A Short History of Correlation

From the dawn of time, humans have created correspondences between nature and our own needs.  The evolution of folk medicine and correspondences is largely owed to something we currently call sympathetic magic.  Meaning “alike” or “similar to,” sympathetic magic is defined as imitation and correspondence.  This is where we develop concepts like yellow meaning sun or bay leaf meaning protection.  But where did sympathetic magic come from?

From literally every culture throughout history.

As I mentioned before, humans love to create patterns out of unlike objects and ideas.  We’ve been doing this since we could see stars and create tools.  Folk medicine and divine intervention were our first forms of science.  As we have crossed continents and developed independent cultures, we’ve created a wide array of correspondences specific to each magical and folk practice.  Judaism has the Kabbalah, which was stolen and Christianized in the Renaissance; Gnostic books focus on good and evil beings, creating correspondences between them and the virtues and vices.  Indian Aurvedic healthcare manuals feature correspondences and Chinese traditional medicine heavily relies on correlations as well.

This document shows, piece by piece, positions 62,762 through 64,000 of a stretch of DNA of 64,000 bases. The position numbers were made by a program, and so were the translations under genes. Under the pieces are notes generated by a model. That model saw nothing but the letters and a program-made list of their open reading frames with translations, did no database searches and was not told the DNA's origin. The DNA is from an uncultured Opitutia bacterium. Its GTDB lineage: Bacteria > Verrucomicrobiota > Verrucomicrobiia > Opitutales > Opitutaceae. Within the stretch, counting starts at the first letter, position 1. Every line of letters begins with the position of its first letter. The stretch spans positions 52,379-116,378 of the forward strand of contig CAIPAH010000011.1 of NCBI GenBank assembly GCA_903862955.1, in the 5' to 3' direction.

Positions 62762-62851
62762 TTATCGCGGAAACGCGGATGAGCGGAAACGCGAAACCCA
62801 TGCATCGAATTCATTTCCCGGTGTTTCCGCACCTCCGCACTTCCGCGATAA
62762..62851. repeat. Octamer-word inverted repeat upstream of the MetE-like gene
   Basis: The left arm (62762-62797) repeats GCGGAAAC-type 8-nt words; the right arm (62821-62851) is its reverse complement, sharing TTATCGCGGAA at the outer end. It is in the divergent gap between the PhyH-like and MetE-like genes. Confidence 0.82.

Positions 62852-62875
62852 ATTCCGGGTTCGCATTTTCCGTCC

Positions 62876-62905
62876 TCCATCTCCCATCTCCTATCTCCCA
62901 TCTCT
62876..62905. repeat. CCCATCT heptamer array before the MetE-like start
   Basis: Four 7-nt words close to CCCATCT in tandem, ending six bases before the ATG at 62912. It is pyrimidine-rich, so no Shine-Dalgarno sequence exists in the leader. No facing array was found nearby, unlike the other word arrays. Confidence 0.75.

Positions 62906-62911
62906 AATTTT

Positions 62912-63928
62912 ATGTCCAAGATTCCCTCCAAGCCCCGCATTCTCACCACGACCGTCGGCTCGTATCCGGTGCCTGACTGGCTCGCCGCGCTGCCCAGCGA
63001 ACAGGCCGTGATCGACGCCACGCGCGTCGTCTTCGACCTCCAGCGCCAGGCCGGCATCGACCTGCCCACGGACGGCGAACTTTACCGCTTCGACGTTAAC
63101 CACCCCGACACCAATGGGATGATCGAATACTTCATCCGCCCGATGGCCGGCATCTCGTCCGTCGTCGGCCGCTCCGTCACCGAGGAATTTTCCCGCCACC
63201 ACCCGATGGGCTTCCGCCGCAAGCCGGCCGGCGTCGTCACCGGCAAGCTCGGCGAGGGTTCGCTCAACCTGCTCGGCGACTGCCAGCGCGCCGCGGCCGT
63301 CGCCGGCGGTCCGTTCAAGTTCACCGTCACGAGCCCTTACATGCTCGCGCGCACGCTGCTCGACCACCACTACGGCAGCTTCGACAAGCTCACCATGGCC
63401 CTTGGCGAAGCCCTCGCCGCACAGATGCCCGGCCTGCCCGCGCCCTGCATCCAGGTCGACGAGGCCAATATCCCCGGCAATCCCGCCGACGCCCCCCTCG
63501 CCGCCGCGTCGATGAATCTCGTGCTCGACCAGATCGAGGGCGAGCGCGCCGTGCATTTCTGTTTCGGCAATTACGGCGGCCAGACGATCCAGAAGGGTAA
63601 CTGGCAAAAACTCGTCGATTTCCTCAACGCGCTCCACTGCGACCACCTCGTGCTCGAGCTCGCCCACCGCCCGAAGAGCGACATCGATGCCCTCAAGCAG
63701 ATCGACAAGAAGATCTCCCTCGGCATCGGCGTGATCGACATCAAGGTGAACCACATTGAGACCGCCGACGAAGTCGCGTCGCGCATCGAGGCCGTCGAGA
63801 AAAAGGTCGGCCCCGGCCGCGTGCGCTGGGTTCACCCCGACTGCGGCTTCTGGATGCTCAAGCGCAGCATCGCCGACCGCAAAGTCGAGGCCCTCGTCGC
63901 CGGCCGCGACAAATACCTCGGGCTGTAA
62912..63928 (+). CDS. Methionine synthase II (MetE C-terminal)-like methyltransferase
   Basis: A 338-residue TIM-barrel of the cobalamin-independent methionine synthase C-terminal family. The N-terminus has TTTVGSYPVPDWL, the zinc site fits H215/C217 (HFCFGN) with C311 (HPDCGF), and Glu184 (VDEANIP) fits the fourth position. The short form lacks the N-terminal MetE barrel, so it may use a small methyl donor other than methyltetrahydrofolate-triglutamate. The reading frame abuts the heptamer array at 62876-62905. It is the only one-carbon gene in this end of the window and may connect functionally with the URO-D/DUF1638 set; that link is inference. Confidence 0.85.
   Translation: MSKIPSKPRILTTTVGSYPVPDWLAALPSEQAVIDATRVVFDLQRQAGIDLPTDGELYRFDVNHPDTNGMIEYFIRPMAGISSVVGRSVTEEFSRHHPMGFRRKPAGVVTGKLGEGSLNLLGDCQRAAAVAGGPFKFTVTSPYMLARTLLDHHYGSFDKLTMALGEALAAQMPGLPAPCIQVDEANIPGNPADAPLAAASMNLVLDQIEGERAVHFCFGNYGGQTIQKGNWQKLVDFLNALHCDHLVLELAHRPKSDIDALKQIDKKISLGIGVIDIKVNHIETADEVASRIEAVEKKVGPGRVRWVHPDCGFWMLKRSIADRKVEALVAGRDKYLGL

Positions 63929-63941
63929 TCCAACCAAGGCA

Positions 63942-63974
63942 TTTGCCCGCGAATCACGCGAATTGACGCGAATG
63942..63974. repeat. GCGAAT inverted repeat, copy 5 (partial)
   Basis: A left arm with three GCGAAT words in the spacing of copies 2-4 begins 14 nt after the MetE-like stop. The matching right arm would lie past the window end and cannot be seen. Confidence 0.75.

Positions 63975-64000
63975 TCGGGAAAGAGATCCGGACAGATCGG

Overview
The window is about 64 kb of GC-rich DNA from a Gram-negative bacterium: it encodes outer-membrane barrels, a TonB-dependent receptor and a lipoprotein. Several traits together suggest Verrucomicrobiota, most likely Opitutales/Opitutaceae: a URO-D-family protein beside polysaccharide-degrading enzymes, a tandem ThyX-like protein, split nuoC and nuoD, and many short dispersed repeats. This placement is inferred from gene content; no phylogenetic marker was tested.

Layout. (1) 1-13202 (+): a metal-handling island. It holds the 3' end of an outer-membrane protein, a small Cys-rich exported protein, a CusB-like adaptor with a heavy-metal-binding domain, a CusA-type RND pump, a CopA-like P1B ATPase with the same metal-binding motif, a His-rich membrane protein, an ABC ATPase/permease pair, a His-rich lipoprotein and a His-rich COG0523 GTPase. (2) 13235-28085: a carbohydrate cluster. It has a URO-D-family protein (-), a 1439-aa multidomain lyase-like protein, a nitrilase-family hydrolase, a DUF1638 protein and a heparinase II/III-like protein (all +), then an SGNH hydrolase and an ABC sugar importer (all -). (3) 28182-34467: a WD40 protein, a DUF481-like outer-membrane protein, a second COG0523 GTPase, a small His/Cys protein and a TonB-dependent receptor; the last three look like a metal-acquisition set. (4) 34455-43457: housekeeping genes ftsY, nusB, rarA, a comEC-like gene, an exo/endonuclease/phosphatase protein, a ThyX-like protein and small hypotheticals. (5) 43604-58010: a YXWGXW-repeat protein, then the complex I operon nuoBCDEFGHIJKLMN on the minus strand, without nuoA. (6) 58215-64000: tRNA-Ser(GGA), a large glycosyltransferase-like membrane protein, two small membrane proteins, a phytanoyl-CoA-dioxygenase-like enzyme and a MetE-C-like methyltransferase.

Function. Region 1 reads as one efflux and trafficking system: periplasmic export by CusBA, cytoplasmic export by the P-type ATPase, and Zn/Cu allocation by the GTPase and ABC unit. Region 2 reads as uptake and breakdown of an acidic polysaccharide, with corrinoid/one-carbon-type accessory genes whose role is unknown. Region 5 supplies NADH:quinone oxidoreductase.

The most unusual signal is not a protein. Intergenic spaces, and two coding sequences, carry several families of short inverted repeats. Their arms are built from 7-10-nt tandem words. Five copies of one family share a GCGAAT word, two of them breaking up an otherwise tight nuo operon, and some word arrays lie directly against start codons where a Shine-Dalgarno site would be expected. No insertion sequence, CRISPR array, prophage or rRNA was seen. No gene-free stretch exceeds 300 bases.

Dating back to the first century, the doctrine of signatures is one of our earliest recorded methods of correspondences.  The core of this theory is visual: Herbs that look like certain parts of the body can be used to heal and treat said parts.  This is where we get ideas like walnuts being good for the brain and beet juice being good for blood.  During the Renaissance, Swiss physician Paracelsus strongly advocated for the use of the doctrine of signatures and, through the sixteenth century, this theory played a large role in the creation and knowledge of Western medicine.